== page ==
Japanese music publishers to host pitching session at Midem

Marty Feldman with MPAJ Midem

Marty Feldman with MPAJ at Midem

Japan is one of the most enigmatic markets in music. On the one hand, it is still a very healthy market indeed – with notably high sales of CDs. On the other, it seems almost impenetrable, due to the language and cultural difference which mean that local sales far outstrip international artists.

So close and yet so far in many ways.

Japanese music publishers at Midem

Last year, the energetic Music Publishers Association of Japan (MPAJ) at Midem hosted a fascinating workshop with Marty Feldman, who described the fundamental differences between composing for Japan and composing for interntional markets (little aside, what he said reminded me about what I know about the Italian pop scene of the seventies and eighties).

In 2014, MPAJ and JETRO (Japan External Trade Organization) again intend to host information sessions that will notably include a song pitching workshop with a range of experts from the music industry to provide you with detailed tips on how to succeed in the Japanese market.

Remember, Japan is VERY different. So getting direct feedback will help you get a clear insight into how the market works. They will also have an “Experience Zone” next to the Japan Stand. There, you’ll get the chance to understand the music model discussed at the Japan Stand through experiencing Karaoke and Pachinko game first-hand. This is because Japan is constantly creating new formats that incorporate music. Tapping into these can be very lucrative.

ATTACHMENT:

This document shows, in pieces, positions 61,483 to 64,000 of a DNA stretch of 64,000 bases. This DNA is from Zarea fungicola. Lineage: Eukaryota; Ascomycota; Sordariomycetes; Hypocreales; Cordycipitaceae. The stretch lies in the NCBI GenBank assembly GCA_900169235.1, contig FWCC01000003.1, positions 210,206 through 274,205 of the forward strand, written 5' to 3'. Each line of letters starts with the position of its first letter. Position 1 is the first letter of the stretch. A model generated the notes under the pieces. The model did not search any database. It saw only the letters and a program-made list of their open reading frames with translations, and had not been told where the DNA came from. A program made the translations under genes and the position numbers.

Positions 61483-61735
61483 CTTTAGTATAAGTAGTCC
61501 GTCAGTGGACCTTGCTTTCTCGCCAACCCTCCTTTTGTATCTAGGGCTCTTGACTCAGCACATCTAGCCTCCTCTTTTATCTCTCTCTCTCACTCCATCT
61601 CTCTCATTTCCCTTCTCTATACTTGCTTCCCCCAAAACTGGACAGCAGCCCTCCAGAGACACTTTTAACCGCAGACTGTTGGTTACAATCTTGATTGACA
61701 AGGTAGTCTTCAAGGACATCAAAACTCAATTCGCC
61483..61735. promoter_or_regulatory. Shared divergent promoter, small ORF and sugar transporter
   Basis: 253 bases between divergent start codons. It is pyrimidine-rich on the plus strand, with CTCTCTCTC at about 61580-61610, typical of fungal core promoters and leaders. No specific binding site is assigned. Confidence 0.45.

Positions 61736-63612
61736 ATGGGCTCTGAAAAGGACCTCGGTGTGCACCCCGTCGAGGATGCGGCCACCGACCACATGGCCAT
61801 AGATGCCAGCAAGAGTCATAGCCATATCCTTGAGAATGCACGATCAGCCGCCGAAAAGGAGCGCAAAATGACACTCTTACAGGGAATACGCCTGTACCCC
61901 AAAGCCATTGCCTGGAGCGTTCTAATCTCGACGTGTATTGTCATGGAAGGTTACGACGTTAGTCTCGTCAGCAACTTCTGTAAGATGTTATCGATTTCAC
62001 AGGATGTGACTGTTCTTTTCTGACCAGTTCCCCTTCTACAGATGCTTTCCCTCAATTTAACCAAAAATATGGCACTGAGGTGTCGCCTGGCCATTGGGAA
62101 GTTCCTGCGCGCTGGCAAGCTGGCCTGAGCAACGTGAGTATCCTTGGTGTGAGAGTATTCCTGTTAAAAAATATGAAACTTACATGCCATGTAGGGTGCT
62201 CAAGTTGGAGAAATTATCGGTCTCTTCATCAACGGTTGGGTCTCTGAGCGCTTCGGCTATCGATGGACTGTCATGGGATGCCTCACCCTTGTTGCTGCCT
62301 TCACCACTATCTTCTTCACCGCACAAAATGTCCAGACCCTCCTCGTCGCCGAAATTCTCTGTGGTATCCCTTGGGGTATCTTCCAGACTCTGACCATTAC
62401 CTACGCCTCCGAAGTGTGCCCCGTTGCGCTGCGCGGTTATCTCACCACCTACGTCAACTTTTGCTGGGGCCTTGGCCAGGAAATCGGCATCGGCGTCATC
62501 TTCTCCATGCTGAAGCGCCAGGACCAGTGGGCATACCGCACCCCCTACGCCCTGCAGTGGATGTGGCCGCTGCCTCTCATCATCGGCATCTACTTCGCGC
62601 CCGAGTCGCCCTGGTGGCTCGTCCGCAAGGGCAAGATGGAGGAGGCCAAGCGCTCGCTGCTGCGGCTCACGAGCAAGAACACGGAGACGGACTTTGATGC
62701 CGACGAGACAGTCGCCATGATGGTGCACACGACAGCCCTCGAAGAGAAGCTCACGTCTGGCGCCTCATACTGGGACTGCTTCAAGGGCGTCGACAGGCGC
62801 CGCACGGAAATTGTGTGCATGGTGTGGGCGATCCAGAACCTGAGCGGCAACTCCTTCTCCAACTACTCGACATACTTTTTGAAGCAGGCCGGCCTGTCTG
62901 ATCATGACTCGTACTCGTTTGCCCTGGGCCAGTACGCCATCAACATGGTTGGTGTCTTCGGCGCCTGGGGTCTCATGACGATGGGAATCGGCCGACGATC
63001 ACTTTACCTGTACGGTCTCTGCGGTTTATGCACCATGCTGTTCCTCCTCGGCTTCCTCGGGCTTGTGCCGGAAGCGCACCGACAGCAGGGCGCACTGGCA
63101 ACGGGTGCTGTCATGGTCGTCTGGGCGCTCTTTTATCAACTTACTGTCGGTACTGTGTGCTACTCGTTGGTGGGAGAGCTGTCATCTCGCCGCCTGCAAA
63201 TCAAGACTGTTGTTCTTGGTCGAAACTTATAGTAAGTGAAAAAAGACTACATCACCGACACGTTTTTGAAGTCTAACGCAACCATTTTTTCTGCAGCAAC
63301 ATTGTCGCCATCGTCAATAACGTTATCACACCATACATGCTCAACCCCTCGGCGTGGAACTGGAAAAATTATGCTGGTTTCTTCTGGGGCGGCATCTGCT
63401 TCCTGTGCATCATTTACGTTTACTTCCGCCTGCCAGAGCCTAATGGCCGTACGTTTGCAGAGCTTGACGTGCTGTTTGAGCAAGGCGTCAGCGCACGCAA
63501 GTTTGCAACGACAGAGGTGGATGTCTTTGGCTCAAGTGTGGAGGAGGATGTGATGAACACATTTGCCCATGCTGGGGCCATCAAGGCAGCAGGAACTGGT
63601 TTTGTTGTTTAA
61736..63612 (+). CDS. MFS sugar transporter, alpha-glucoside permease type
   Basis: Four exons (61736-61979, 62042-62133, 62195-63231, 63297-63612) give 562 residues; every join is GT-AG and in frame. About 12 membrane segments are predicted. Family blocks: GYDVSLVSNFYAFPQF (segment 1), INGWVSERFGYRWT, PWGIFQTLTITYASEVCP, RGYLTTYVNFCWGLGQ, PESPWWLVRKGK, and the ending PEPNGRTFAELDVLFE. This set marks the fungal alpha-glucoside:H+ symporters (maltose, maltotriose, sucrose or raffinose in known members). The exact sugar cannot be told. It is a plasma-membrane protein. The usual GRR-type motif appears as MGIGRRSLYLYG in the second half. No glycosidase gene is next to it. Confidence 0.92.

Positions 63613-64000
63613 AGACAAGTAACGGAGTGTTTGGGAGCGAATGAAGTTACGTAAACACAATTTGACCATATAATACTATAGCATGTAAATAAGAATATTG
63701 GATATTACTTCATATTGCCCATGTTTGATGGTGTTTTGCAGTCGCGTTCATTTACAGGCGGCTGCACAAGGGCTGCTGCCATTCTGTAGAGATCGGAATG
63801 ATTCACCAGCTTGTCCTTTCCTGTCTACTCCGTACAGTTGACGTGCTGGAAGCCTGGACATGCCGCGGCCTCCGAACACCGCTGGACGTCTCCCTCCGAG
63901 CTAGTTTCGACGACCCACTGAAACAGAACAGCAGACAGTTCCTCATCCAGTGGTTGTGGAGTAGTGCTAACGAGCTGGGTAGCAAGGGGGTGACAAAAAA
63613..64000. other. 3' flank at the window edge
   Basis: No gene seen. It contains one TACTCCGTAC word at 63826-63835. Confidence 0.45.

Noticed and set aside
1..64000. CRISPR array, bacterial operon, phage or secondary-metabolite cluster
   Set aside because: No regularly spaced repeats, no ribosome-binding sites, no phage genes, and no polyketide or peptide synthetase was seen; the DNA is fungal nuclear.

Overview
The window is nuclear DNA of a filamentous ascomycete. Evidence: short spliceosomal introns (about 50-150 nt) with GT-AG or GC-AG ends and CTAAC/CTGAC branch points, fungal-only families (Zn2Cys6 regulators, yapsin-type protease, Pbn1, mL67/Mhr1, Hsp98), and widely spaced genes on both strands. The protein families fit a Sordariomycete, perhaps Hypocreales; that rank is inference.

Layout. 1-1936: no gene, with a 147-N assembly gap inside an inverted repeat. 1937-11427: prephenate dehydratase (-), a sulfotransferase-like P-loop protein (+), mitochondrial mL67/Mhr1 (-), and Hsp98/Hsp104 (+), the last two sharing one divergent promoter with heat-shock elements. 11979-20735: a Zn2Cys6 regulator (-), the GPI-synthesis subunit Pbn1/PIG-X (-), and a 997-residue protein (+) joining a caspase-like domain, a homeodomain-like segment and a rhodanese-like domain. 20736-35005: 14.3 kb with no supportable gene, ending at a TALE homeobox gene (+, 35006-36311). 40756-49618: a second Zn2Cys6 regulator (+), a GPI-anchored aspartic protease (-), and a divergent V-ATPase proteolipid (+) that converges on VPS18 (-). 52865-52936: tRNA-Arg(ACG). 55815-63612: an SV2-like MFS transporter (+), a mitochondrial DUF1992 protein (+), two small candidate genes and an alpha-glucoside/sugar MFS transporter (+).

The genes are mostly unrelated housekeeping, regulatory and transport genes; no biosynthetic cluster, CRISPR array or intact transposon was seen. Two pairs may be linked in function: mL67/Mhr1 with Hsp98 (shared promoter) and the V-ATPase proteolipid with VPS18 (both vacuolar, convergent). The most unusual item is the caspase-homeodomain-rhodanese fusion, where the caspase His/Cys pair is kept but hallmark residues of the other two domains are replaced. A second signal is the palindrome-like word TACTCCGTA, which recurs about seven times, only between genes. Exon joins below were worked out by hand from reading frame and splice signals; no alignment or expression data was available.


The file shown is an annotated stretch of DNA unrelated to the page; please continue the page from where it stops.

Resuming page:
The events are followed by an afternoon saké party (a little early for me, but always a pleasant opportunity to do some networking).

For details, visit the MPAJ website.

Last year’s events were well attended, so it might be advisable to confirm attendance.

One Comment

on “Japanese music publishers to host pitching session at Midem
One Comment on “Japanese music publishers to host pitching session at Midem
  1. So what’s the big problem with Japan? Several things – record companies are happy with the huge domestic sales racked up by the bands under their control (literally); the language barrier is a problem, with few Japanese feeling comfortable speaking or singing in English; and the fact that there is no market for the vast majority of Japanese pop music outside of Asia (other Asian countries have a strange admiration for all things Japanese, including the music).
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